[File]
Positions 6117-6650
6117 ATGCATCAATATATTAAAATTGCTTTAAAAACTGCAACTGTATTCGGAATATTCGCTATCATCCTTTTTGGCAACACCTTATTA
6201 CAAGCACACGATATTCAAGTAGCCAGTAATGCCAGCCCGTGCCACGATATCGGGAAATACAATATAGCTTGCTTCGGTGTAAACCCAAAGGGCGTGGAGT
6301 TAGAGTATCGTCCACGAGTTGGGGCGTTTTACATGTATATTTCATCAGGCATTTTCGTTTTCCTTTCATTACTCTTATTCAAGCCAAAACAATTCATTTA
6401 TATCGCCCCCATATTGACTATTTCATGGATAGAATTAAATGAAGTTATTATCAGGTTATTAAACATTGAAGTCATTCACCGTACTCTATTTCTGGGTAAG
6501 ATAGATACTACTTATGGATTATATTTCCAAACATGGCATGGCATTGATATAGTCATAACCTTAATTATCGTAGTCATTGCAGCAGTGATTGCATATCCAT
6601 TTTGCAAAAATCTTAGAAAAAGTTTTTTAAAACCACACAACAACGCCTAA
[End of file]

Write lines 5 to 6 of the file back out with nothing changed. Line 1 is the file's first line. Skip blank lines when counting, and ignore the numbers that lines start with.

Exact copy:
6401 TATCGCCCCCATATTGACTATTTCATGGATAGAATTAAATGAAGTTATTATCAGGTTATTAAACATTGAAGTCATTCACCGTACTCTATTTCTGGGTAAG
6501 ATAGATACTACTTATGGATTATATTTCCAAACATGGCATGGCATTGATATAGTCATAACCTTAATTATCGTAGTCATTGCAGCAGTGATTGCATATCCAT